Canadian Bishops Continue Fight Against Marriage Bill

Appeal to Conservative Party Leader

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OTTAWA, FEB. 6, 2005 ( Canada’s bishops have continued their campaign against bill C-38, the proposed legislation to legalize same-sex marriages, in a letter to the leader of the Conservative Party.

Archbishop Brendan O’Brien, president of the episcopal conference, appealed in a letter sent Thursday to Stephen Harper to vote against the so-called Civil Marriage Act.

«The Roman and Eastern Catholic bishops of Canada stand united in their opposition to legislation that would redefine marriage in such a way that it is no longer recognized as the unique, essential and fundamental relationship of a man and a woman,» the archbishop stated.

«The conjugal partnership of a man and a woman constitutes a unique good for society, providing a stable and positive environment for children and thus for future generations,» he continued.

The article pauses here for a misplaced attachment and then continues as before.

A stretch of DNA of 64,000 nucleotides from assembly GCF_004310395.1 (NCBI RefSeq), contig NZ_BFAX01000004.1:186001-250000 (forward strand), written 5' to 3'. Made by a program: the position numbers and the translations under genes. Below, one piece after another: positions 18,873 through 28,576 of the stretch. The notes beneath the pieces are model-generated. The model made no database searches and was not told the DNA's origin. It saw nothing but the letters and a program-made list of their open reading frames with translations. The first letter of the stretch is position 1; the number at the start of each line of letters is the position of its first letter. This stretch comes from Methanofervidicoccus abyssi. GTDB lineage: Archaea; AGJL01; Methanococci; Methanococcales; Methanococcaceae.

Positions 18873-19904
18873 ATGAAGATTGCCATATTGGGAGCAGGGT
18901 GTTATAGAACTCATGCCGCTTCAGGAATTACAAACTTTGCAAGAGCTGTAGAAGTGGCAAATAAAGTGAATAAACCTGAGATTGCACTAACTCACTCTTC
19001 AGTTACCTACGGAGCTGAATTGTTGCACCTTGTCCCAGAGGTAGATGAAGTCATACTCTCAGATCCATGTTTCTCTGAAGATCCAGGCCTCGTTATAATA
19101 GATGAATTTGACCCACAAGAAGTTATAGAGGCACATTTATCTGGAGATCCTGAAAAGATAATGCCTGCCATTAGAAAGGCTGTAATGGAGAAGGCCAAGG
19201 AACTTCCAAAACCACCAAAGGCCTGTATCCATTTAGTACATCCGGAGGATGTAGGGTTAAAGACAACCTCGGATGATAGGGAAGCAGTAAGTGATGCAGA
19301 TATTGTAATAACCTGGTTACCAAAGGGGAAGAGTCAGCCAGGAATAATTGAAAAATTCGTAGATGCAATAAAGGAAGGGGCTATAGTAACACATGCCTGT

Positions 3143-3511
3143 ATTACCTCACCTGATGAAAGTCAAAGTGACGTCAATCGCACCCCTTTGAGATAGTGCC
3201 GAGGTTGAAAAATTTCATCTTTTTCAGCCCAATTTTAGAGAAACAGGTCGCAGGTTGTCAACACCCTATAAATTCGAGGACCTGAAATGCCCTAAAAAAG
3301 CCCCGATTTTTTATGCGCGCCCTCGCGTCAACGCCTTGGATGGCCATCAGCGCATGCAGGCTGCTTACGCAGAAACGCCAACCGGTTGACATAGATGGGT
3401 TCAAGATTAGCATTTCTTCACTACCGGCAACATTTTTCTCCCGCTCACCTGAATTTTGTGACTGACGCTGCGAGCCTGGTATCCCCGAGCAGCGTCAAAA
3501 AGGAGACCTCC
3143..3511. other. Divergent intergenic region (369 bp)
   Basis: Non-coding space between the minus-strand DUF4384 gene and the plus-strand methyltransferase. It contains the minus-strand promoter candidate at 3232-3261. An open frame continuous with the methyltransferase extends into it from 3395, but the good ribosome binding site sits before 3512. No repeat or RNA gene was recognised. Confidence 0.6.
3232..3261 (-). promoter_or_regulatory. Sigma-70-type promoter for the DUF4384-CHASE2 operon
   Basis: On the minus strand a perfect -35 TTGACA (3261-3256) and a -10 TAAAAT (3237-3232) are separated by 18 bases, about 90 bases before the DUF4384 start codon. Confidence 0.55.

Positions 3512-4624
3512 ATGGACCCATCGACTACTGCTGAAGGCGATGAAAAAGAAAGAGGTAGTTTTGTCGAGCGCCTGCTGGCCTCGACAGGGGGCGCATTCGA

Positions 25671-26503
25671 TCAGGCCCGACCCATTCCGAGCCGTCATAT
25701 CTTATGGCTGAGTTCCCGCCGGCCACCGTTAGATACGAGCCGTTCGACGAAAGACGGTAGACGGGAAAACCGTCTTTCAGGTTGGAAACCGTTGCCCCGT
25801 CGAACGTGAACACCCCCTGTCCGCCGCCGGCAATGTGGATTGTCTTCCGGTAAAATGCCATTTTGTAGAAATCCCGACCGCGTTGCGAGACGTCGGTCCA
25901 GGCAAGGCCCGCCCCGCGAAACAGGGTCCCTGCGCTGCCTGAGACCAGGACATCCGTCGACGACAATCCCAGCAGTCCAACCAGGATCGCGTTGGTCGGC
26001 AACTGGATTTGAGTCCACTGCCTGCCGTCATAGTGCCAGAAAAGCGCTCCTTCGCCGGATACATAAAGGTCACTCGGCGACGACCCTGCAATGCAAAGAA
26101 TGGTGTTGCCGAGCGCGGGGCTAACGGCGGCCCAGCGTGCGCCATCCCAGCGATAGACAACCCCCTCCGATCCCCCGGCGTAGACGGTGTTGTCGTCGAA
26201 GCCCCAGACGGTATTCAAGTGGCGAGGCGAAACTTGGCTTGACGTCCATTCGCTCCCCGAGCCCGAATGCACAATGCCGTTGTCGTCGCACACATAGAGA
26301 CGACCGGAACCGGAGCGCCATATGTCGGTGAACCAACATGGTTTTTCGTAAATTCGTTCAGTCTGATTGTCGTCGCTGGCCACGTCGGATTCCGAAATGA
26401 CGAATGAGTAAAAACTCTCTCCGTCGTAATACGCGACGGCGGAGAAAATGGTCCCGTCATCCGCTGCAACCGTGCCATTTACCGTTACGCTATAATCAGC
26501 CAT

The Catholic prelate encouraged Harper to maintain his position «on the definition of marriage as the union of a man and a woman, and to ensure that all members of your party can vote according to their conscience on the draft legislation being presented before the House of Commons.»

Additionally, the Canadian prelates published a statement Friday outlining their stance on C-38. The statement manifests concern for the long-term social consequences of allowing same-sex marriages.

The bishops anticipate «prolonged and divisive litigation across Canada on the rights under freedom of conscience and religion to refuse to be involved in so-called ‘same-sex marriages,’ to be free to teach and preach on marriage and homosexuality as consistent with one’s faith and conscience, and for organizations identified with particular faith groups not to be compelled to use their facilities in preparations for or celebrations relating to ‘same-sex marriages.'»

The issue is one that has developed after a series of legal decisions in provinces allowing same-sex couples to marry.

The matter was then referred to the Canadian Supreme Court, which decided in December to hand over responsibility to the federal government, recommending that the law be changed. The proposed legislation has provoked various Church leaders to make strong statements against same-sex unions (see ZENIT, Feb. 5).

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